• Historic Point Reyes bridge to be replaced, Caltrans says. The 86-year-old bridge that leading to Point Reyes Station will be demolished and replaced in what will be at least a seven-year process involving public input, lengthy environmental review and years of construction that will necessitate a temporary one-lane bridge across Lagunitas Creek. Public scoping for a replacement kicked off last Thursday at a poster-filled open house, hosted by the local district of the California Department of Transportation at West Marin School. Comments will be accepted through April 20.
  • 2 options considered for reconstructing part of congested 710 Freeway. During most workdays, trucks hauling cargo containers dominate the two right lanes in each direction of the 710 Freeway, a vital trade corridor for the ports of Los Angeles and Long Beach, the largest combined harbor in the United States. The worst congestion occurs at rush hour when big rigs line up nose to tail, forming a wall of vehicles that extends for miles in each direction. Traffic in all lanes slows to a crawl, and motorists back up at the short offramps built in the 1950s.
  • The torture that is the I-680 evening commute. I’ve noticed that small wooden stakes with spray-paint markings have been pounded into the dirt on the right shoulder of northbound Interstate 680 in the Fremont area. Could that have anything to do with widening 680 and adding more lanes? It would be an answer to my prayers! The afternoon commute out of Silicon Valley is horrible, which is why I have such a vested interest in seeing those little stakes in the ground.
  • Major I-215/Newport Road project about to begin. Menifee residents are approaching the impending construction of the I-215/Newport Road intersection with equal measures of anticipation and dread. Anticipation for a remedy to the gridlock and frustration drivers experience getting on and off the freeway there. Dread because it will require more gridlock and frustration over the next 18 to 24 months.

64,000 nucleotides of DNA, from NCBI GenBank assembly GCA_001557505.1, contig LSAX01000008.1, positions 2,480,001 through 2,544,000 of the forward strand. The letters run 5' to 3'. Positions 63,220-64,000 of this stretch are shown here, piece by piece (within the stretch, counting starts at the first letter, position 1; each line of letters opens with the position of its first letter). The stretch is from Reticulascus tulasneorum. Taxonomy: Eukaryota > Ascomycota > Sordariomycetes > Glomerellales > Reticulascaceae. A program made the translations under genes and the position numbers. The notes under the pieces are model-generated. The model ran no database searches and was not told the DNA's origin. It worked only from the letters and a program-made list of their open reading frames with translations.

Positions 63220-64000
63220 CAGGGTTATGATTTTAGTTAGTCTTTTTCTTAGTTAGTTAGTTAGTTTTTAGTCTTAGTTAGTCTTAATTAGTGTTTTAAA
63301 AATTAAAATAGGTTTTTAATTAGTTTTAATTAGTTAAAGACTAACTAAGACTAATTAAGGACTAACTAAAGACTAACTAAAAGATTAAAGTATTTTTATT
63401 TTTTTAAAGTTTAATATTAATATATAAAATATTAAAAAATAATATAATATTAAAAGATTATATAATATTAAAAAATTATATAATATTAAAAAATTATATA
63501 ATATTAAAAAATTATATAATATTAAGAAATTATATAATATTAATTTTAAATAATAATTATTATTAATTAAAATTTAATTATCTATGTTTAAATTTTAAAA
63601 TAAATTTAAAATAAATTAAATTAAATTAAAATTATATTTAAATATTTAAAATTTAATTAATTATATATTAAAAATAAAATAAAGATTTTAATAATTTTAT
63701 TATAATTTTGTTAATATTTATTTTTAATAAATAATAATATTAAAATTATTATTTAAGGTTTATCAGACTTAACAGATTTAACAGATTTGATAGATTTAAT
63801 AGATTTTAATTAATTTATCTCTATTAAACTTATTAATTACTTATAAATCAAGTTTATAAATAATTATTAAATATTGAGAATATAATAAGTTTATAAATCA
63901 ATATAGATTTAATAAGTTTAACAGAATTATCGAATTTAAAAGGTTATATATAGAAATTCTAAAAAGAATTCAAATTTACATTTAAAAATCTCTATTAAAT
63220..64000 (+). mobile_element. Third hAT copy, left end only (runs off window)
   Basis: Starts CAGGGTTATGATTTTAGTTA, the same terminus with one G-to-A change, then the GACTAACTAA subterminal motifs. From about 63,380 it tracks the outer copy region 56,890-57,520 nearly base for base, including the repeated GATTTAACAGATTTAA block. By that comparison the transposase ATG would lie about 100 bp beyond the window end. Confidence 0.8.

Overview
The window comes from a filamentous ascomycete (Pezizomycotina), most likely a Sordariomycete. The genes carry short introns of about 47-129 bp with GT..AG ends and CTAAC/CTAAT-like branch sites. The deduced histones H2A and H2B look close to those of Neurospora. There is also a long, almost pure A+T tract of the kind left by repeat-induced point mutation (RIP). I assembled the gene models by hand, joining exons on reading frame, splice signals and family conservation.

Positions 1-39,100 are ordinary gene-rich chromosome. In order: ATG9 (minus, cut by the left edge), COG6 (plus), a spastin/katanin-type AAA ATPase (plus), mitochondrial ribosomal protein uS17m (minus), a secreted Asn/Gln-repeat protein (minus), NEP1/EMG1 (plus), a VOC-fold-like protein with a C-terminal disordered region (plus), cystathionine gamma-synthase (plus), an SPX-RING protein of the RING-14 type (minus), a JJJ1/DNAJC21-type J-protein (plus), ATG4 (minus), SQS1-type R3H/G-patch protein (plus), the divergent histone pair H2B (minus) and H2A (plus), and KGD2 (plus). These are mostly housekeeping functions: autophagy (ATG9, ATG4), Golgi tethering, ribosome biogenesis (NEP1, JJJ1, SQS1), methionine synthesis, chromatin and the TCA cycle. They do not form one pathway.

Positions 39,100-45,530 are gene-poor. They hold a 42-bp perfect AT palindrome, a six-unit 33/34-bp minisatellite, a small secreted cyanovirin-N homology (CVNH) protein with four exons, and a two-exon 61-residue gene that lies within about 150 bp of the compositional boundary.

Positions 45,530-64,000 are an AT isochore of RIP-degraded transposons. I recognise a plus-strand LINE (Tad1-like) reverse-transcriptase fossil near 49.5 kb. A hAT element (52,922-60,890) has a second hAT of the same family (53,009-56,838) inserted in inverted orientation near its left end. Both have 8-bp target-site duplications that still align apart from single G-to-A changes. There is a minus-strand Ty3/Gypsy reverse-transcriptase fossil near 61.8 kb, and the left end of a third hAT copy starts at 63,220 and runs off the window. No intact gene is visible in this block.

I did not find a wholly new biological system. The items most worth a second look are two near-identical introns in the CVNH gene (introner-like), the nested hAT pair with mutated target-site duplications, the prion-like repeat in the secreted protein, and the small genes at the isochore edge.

• New Lost Hills bridge a ‘safe’ alternative. When it’s completed in about two years, the new Lost Hills bridge will have five traffic lanes, two bike paths and a sidewalk, making the passage across the 101 Freeway safer for pedestrians, cyclists and drivers. The Lost Hills interchange is a main access point for drivers traveling to western Calabasas and Malibu. The bridge carries almost 30,000 vehicles each day and is considered too small for the high demand.
  • Freeway ramp facelift delayed . Beautification plans for the First Street interchange have been pushed back at the request of the Simi Valley City Council. The proposed $822,500 interchange facelift includes planting low-maintenance, drought tolerant plants and trees on the site, said Ron Fuchiwaki, Simi Valley’s director of public works. The proposal also includes an additional $252,000 worth of maintenance and upkeep for the next seven years.
  • Somis Road intersection to be redesigned. Ventura County Public Works Agency’s Department of Transportation will move forward as early as May to construct a realignment of the Donlon Road and Highway 118 intersection to line up with Somis Road (Highway 34). The purpose of the project is to improve safety at the intersection by eliminating the offset between Donlon and Somis roads. Construction will take about eight months. Shoulder widening along Highway 118 will occur at night to minimize disruption to traffic.
  • The Panhandle Freeway and the Revolt That Saved the Park. Early this year, fresh talk of building a second BART tube to connect northwest San Francisco with the rest of the system garnered attention. But you can find other grand transit visions going back a century or more, many of which could have drastically changed the landscape of the city. From the 1910s through the 1960s, the thinking mostly involved building highways and freeways for cars, such as the “Divisional Highway” plan of the 1920s that would have gone through the Castro and up Divisadero to the Golden Gate.
  • MTA’s toll-lane project may be a victim of its own success. The conversion of the 110 Freeway’s carpool lanes into toll lanes was not without bumps: Some Angelenos feared that adding tolls to the Los Angeles County freeway network would further divide rich and poor commuters. Others groused that freeways should be free. But two years later, the Metropolitan Transportation Authority project is on the cusp of becoming a victim of its own success: So many drivers now steer into the Harbor Freeway’s northbound toll lanes to escape morning traffic jams that the paid route is slowing down too. Over the course of a year, even as the per-mile toll crept toward the maximum, traffic in the paid lanes increased by almost 20% and speeds began to slow, officials say.